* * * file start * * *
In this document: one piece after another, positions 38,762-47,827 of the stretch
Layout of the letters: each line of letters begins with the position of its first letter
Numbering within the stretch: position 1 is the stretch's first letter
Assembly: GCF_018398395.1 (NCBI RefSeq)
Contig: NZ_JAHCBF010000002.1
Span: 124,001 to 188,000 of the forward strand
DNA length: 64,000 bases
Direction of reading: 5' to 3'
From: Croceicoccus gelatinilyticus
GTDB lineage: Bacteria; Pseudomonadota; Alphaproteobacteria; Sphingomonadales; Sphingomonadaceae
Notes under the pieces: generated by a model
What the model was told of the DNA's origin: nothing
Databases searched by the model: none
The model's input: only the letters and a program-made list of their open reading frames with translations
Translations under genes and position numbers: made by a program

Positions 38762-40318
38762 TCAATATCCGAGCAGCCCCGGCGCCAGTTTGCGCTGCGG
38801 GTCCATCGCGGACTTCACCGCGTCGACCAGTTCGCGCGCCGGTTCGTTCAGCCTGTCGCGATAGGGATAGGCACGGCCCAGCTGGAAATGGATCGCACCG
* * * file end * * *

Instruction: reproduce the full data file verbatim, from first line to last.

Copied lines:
In this document: one piece after another, positions 38,762-47,827 of the stretch
Layout of the letters: each line of letters begins with the position of its first letter
Numbering within the stretch: position 1 is the stretch's first letter
Assembly: GCF_018398395.1 (NCBI RefSeq)
Contig: NZ_JAHCBF010000002.1
Span: 124,001 to 188,000 of the forward strand
DNA length: 64,000 bases
Direction of reading: 5' to 3'
From: Croceicoccus gelatinilyticus
GTDB lineage: Bacteria; Pseudomonadota; Alphaproteobacteria; Sphingomonadales; Sphingomonadaceae
Notes under the pieces: generated by a model
What the model was told of the DNA's origin: nothing
Databases searched by the model: none
The model's input: only the letters and a program-made list of their open reading frames with translations
Translations under genes and position numbers: made by a program

Positions 38762-40318
38762 TCAATATCCGAGCAGCCCCGGCGCCAGTTTGCGCTGCGG
38801 GTCCATCGCGGACTTCACCGCGTCGACCAGTTCGCGCGCCGGTTCGTTCAGCCTGTCGCGATAGGGATAGGCACGGCCCAGCTGGAAATGGATCGCACCG